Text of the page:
Knoxville, Tennessee-Members of the Polyurethane Foam Association (PFA), long time supporters of a national, US performance-based small-open-flame standard for upholstered furniture, have recently changed their position.
They would like the standard to be temporarily suspended while the industry is in transition to replacements for the brominated and chlorinated fire retardants currently used in flexible foam.
Such a temporary suspension of the California small-open-flame requirement for furniture filling materials, "would give the industry much needed time to learn more about the safety and performance standards of alternative fire retardant technology, "said Bobby Bush, president of the PFA, in a statement from the association on 20 March. "A careful and prudent approach now, will help us create a safer, longer-lasting solution," he added.
The PFA's call for such a suspension follows the California Furniture Safety and Fire Prevention Act, introduced to the California legislature by Assemblyman Mark Leno (Democrat, San Francisco). This bill, introduced in February, calls for the elimination of brominated and chlorinated fire retardants used in the production of foam.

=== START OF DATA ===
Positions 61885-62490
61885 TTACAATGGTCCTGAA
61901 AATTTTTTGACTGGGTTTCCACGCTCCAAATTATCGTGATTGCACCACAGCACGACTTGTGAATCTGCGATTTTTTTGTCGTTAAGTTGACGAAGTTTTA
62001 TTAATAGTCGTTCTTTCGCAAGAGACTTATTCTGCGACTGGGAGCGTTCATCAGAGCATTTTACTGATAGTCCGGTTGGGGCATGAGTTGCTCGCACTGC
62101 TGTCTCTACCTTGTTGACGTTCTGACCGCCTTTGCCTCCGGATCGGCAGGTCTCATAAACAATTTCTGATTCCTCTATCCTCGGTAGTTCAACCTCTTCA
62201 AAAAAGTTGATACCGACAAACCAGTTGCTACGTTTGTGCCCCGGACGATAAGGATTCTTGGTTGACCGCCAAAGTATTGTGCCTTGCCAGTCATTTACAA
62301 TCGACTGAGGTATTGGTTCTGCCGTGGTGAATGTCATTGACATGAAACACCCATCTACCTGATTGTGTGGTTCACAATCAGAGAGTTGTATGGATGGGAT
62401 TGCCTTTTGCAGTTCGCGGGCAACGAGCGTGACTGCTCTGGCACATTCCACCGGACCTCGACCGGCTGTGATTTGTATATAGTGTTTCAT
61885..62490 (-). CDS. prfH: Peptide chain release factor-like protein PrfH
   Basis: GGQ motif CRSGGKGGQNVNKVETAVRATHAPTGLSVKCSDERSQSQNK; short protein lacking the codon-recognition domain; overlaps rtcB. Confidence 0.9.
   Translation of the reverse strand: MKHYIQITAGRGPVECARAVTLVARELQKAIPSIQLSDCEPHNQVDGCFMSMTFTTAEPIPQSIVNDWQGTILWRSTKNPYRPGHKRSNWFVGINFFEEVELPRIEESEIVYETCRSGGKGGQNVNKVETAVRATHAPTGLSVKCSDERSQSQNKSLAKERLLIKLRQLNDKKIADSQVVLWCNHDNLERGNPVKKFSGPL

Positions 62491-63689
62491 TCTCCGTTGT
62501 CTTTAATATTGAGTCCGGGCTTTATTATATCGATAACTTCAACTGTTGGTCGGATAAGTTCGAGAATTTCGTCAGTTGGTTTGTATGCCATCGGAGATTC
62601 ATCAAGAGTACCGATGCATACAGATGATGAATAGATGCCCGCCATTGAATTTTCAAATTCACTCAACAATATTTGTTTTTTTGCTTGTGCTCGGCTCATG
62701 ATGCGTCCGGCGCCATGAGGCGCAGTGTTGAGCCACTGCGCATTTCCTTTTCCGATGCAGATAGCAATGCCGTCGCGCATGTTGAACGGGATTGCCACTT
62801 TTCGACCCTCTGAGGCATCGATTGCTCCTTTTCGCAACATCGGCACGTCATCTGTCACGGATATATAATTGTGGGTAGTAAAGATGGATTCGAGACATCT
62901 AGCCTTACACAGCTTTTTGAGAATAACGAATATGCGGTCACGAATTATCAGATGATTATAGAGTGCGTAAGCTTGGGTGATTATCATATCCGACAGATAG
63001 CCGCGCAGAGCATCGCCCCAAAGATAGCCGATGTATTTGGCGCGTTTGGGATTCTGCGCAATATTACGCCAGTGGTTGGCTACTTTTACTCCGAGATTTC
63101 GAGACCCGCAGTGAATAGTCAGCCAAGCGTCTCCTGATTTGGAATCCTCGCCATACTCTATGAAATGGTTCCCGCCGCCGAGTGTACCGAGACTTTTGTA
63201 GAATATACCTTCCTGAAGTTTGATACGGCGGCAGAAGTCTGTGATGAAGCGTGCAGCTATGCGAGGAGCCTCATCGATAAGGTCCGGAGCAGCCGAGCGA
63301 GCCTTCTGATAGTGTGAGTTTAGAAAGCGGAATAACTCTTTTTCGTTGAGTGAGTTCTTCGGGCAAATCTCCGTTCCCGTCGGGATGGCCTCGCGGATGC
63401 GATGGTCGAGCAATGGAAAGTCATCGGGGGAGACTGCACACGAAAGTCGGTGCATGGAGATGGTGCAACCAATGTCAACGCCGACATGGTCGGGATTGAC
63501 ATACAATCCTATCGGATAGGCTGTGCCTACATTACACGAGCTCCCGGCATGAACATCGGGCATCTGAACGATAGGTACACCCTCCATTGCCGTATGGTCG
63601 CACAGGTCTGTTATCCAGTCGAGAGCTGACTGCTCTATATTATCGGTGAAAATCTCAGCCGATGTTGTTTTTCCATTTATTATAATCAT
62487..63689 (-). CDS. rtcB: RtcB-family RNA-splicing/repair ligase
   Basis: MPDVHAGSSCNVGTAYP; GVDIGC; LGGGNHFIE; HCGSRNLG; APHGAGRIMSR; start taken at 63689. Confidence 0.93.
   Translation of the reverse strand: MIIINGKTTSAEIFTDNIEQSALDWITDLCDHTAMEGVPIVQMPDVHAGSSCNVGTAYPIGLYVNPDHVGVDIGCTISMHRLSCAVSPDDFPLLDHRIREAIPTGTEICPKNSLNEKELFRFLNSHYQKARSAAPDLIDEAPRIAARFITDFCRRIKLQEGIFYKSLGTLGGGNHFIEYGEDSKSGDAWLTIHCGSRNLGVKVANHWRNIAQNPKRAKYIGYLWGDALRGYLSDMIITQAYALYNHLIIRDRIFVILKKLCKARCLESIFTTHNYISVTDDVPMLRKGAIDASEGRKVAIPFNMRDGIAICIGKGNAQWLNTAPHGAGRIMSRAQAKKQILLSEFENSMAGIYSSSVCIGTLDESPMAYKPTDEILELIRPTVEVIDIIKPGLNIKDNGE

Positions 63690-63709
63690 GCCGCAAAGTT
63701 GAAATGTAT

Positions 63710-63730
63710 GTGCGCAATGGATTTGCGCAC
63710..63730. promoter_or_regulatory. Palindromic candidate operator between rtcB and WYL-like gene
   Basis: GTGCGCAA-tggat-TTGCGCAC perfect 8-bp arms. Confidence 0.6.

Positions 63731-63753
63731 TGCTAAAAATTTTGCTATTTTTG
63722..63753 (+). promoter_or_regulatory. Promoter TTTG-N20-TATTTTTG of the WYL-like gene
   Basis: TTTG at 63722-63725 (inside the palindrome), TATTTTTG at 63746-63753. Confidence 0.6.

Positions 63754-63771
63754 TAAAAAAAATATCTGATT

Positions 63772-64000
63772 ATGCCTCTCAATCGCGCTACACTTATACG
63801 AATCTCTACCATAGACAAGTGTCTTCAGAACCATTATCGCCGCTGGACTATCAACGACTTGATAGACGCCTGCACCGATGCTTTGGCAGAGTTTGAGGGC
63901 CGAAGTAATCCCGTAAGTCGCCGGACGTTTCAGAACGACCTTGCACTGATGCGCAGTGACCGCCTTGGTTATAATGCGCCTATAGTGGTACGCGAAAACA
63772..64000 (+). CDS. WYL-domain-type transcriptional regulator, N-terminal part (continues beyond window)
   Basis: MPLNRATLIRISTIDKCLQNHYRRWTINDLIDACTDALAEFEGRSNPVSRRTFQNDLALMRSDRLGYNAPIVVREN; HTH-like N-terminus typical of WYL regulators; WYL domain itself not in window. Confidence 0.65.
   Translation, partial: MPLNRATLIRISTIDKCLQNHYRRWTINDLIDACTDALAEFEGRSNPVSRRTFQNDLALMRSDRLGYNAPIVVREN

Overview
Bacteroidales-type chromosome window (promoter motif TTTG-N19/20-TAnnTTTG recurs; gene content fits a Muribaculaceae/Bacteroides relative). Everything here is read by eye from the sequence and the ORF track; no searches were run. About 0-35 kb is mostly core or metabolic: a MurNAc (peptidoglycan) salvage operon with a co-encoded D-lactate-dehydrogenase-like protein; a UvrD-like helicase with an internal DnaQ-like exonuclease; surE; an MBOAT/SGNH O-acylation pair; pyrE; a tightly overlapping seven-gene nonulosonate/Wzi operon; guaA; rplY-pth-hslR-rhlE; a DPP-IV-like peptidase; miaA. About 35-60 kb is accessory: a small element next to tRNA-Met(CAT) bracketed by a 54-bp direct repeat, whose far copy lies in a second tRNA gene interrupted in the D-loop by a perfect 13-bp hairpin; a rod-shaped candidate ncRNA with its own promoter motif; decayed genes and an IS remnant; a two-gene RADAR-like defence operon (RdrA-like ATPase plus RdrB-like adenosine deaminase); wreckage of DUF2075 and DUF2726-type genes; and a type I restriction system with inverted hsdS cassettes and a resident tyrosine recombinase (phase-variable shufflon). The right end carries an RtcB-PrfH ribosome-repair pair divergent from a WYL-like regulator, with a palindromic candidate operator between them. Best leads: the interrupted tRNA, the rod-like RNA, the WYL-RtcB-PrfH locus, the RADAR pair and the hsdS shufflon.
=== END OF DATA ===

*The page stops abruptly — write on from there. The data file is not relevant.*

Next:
"Brominated and chlorinated fire retardants comprise about 90 to 95 percent of the foam industry's typical fire retardant usage, Bush continued. "If necessary, we can eliminate these materials from foam, but the industry needs a transition period for research and development," the PFA president explained.
"It would be helpful if the California small open flame requirement in its TB117 flammability standard for resilient filling materials could be temporarily suspended during the transition period," Bush went on to say, pointing out that, "The cigarette smoulder portion of the test should remain in place."
Bush stressed the responsible approach of PFA members to compliance with standards, emphasising their "pride in their record of responsible environmental performance and concern for community health."
PIC: PFA president Bobby Bush calls for flexibility on fire testing"